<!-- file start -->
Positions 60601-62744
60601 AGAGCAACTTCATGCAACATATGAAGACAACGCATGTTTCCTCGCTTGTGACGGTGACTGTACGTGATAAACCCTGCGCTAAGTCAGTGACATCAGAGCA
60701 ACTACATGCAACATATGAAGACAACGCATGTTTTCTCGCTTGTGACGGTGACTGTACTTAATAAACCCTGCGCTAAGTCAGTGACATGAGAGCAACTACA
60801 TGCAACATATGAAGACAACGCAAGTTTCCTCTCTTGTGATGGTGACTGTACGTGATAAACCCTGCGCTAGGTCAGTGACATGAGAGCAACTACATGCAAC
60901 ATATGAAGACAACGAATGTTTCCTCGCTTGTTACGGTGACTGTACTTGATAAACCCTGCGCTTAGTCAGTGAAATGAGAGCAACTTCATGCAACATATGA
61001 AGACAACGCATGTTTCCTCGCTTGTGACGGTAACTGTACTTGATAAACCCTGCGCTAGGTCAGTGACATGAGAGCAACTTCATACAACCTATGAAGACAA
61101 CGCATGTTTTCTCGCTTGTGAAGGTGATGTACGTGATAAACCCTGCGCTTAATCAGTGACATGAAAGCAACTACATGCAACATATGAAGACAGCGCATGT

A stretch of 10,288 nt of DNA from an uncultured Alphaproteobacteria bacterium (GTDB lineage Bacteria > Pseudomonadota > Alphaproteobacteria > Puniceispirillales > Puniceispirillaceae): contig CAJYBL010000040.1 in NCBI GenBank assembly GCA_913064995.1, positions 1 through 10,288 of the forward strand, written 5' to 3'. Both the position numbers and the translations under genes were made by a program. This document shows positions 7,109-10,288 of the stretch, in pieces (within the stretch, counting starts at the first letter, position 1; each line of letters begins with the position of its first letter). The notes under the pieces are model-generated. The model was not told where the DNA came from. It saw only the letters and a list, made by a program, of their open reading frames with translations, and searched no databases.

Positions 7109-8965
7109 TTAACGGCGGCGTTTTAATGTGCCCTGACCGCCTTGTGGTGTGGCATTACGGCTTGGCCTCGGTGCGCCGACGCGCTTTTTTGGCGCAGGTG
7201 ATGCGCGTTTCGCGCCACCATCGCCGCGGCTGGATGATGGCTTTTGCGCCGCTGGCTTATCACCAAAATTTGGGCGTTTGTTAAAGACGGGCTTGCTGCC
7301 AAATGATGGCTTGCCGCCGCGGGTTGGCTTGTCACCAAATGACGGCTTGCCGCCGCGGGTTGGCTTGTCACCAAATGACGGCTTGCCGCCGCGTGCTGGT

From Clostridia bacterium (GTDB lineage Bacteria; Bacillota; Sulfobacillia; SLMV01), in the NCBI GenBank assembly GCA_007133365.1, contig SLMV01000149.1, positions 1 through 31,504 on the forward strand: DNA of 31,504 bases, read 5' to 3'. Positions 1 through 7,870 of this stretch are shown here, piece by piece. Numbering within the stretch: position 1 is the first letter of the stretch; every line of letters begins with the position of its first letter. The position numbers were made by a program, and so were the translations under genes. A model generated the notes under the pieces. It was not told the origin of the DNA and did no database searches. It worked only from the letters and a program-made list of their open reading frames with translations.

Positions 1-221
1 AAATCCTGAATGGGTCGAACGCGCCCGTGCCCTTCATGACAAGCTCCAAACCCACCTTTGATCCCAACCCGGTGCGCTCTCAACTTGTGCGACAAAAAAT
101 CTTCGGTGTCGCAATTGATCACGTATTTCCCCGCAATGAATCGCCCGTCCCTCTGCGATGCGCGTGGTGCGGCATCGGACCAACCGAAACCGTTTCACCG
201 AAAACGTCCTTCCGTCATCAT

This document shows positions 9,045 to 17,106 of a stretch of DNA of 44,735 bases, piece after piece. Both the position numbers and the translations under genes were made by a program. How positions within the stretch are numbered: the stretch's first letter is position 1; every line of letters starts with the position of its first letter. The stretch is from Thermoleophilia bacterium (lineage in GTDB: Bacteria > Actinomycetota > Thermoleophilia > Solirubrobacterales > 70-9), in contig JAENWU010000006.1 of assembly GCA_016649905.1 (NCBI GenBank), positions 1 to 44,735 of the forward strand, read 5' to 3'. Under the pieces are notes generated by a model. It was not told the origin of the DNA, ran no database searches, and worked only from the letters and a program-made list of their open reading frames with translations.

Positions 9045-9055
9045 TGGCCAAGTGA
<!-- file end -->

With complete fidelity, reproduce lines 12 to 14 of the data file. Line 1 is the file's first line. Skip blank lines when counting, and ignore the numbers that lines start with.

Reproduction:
7301 AAATGATGGCTTGCCGCCGCGGGTTGGCTTGTCACCAAATGACGGCTTGCCGCCGCGGGTTGGCTTGTCACCAAATGACGGCTTGCCGCCGCGTGCTGGT

From Clostridia bacterium (GTDB lineage Bacteria; Bacillota; Sulfobacillia; SLMV01), in the NCBI GenBank assembly GCA_007133365.1, contig SLMV01000149.1, positions 1 through 31,504 on the forward strand: DNA of 31,504 bases, read 5' to 3'. Positions 1 through 7,870 of this stretch are shown here, piece by piece. Numbering within the stretch: position 1 is the first letter of the stretch; every line of letters begins with the position of its first letter. The position numbers were made by a program, and so were the translations under genes. A model generated the notes under the pieces. It was not told the origin of the DNA and did no database searches. It worked only from the letters and a program-made list of their open reading frames with translations.

Positions 1-221